• Ball State University, Muncie
  • Earlham College, Richmond
  • Hanover College, Hanover
  • Franklin College, Franklin

Places To Visit

Indiana Dunes National Park

If you ever need to get some air, the Indiana Dunes National Park, located at the shores of Lake Michigan, is the perfect place for that. Its vast area of 15,000 acres streams numerous hiking trails for people who want a challenge. Fun, right? Apart from that, people enjoy biking and camping on these grounds as well.

Lanier Mansion State Historic Site

This site will take you back in time; back to the 19th century. This archaic structure was once home to one of Indiana’s top businessmen James Franklin Doughty Lanier, who had a penchant for real estate, railroads, and pork packing. This place is admired for its unique Greek-style architecture that contains a three-story spiral staircase and furniture.

Indy Racing Museum

The Indy Racing Museum, or formally known as The Indianapolis Motor Speedway Museum (IMSM), is a place to learn more about the racing scene in Indianapolis. With numerous racing exhibits including 300 vintage racing cars, numerous photographs, and videos, this place will surely make you understand the cultural aspect of Indiana’s racing sphere.

It is tradition for Indiana to host the Indy 500 motor race over the last weekend of May. So book your seats in advance as tickets sell like hotcakes.

Some Other Notable Places Worth Visiting:

  • Snite Museum of Art
  • Prophetstown State Park
  • Studebaker National Museum
  • WonderLab Museum of Science

See Also: Largest Cities in Indiana


Best Places To Live In Indiana

1. Carmel

If you’re looking for a suburb surrounding Indianapolis, then Carmel should be your first choice. We say the first choice because Carmel has all the amenities of a big city shrugged into one quaint suburb, of course without the sound of the traffic. The education district is some of the finest in the state; the parks are clean and beautiful; the job market is diverse and people just get along with each other. It might be due to the rich music scene this place possesses. Also, numerous bars and restaurants are present on either side of the sidewalk. If you need to grab a quick bite while strolling, drop into one of those stalls.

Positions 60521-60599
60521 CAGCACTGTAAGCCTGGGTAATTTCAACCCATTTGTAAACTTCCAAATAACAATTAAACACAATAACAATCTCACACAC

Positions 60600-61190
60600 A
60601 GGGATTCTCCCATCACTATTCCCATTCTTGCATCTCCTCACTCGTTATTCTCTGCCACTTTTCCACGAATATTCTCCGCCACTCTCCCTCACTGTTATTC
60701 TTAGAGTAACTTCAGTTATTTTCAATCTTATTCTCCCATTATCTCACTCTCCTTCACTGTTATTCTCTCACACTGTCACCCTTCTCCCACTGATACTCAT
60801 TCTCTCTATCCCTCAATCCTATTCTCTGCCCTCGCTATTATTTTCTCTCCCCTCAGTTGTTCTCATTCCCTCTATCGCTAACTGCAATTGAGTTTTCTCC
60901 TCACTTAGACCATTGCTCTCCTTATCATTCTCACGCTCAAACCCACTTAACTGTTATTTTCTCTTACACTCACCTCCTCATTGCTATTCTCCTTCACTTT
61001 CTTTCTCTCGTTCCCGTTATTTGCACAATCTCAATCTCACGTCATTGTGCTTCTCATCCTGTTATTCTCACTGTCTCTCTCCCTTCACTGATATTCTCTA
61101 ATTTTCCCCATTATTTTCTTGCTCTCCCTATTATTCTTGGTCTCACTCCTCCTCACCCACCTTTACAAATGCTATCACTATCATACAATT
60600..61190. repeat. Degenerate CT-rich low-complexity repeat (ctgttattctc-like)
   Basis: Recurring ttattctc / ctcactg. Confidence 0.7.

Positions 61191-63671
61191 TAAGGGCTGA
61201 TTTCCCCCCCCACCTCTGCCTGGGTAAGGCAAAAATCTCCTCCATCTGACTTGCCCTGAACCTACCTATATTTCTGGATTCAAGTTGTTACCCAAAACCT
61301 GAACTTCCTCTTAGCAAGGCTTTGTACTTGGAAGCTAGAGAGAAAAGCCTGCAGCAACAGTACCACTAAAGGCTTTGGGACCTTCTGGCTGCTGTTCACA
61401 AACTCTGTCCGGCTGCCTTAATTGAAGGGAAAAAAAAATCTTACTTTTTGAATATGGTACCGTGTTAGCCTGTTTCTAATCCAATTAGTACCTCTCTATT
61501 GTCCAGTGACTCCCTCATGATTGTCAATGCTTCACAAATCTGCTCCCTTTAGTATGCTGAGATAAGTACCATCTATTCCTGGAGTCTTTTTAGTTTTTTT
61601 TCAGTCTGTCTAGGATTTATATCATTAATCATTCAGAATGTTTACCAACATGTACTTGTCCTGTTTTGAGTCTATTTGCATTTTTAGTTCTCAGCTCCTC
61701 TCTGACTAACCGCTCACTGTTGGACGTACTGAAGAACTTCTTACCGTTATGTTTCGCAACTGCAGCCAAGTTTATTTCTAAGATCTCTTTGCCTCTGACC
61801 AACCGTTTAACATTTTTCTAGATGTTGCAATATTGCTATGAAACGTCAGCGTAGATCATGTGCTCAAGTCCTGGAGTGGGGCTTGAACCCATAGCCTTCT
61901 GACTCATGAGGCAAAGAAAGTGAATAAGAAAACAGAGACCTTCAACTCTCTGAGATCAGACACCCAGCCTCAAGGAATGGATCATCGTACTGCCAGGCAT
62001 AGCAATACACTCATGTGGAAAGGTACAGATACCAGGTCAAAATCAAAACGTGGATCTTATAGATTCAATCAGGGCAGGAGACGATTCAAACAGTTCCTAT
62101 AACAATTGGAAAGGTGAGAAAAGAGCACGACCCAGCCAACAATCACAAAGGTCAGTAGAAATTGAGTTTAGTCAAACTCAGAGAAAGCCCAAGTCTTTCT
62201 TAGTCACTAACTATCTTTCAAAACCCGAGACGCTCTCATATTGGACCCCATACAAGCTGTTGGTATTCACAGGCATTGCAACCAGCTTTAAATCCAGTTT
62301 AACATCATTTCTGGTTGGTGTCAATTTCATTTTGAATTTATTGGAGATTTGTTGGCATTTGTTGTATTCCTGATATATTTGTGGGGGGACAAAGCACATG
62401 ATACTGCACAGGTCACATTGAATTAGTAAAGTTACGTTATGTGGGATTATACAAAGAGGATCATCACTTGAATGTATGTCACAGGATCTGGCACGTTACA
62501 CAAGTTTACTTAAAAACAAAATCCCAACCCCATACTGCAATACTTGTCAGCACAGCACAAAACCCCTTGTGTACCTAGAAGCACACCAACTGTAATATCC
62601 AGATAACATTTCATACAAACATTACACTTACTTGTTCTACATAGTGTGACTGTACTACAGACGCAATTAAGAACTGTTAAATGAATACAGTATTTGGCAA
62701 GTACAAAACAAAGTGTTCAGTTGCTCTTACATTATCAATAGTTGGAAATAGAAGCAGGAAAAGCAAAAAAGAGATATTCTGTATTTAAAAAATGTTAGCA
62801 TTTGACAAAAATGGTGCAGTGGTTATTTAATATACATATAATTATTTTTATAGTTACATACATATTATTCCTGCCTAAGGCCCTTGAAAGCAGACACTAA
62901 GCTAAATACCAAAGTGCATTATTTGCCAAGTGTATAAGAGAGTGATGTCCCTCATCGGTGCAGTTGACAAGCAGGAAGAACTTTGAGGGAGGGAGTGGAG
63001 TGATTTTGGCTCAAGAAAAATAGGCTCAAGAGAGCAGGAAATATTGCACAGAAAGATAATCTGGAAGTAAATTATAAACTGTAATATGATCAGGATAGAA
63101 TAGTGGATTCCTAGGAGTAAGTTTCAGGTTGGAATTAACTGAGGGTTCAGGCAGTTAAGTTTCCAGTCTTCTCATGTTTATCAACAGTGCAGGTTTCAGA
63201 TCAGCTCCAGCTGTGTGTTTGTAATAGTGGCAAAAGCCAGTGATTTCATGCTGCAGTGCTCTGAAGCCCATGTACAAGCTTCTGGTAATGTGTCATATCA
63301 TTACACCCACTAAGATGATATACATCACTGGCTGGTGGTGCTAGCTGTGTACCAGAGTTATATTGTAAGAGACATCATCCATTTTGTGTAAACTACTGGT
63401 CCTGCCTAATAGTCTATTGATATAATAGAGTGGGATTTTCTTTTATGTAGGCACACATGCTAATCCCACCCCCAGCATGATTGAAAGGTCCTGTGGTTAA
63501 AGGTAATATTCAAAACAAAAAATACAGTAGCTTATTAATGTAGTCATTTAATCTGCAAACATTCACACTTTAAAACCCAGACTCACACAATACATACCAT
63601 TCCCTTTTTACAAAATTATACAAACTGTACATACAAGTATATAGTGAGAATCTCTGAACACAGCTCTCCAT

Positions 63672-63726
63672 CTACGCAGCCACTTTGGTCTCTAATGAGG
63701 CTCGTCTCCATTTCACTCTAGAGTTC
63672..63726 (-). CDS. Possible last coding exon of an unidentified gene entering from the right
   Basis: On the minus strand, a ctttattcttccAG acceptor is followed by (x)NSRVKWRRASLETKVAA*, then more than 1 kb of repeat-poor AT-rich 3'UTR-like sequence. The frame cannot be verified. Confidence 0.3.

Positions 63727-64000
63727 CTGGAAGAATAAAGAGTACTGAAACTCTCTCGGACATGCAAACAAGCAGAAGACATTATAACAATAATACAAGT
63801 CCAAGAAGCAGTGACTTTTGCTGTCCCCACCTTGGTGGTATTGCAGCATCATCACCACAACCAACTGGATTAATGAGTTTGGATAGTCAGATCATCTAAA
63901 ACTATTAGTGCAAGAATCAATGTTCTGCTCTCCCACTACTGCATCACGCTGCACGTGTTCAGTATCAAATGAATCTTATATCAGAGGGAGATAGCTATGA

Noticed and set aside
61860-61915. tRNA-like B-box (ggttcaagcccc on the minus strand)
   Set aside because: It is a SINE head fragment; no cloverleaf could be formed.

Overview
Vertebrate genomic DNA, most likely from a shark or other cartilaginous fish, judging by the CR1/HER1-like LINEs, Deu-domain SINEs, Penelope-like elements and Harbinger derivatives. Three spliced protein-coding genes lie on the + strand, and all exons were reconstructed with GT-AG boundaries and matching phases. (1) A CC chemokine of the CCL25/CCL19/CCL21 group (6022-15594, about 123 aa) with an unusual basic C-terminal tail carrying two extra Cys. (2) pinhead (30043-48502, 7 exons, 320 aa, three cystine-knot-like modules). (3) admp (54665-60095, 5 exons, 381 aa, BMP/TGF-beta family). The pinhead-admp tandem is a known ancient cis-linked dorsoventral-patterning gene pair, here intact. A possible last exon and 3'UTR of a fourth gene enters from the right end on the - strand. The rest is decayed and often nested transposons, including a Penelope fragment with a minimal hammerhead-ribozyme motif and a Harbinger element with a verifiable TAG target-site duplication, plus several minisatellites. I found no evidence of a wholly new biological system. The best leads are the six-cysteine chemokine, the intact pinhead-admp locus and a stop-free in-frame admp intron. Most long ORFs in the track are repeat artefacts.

Here are some places you need to visit to get a feel of Carmel’s deep music and art culture:

  • Carmel International Art Festival
  • The Tarkington at the Center for the Performing Arts
  • Art and Design District
  • Monon Trail

Population: 97,464

Median Home Value: $333,200

Monthly Median Rent: $1,207

Annual Median Household Income: $112,765


This suburb, located just 20 minutes away from Indianapolis, has many people drawn to its small-town vibe. You won’t see people frantically hurrying to get around because life here is more laid back than city life. The parks, restaurants, and shops are all within walking distance as well, so now you don’t have to take a 10-minute drive to the supermarket just to get a can (or a crate) of beer.

Here are some of the restaurants and parks you should visit in Zionsville:

  • Lincoln Park
  • Starkey Park
  • The Friendly Tavern
  • My Sugar Pie
  • Bub’s Burgers & Ice Cream

Population: 27,463

Median Home Value: $385,700

Monthly Median Rent: $1,305

Annual Median Household Income: $137,377


Overall, Indiana is an affordable place. You won’t feel you’re spending more than you’re earning because the cost of living is way below the national average. Certain things about this state you need to keep in mind are the lacking public transportation system and the blistering winters in this state. If you can cope with those drawbacks, then moving to Indiana will be perfect for you.


Is Indiana A Good State To Move To?

Putting it shortly: Yes! With a low cost of living, excellent educational infrastructure, and lush surroundings, Indiana is surely a wonderful state to move to.

Are A Lot Of People Moving To Indiana?

Around 23,000 have moved to Indiana in 2020 to take advantage of its clean parks, wider sidewalks, and low cost of living. Generally speaking, more people are moving to Indiana than out of it!

What Is Indiana Famous For?

Indy 500: Probably the first thing that would come to mind when thinking about Indiana is its thriving car racing culture.

Basketball: The Hoosiers are simply passionate about basketball, so much so that many refer to the state as the Basketball Capital of the World!

Vast Cornfields: Being in the Corn Belt region, it’s unsurprising that Indiana is known for its cornfields.

Also See: Best Moving Companies for Moving to Indiana

Written by

Alex Sherr is the founder of My Long Distance Movers, a blog that provides moving information and resources for people who are relocating. He has more than two decades of experience in the moving and relocation industry, and he is passionate about helping people relocate smoothly and efficiently. When he's not writing or blogging, Alex enjoys spending time with his wife and two young children.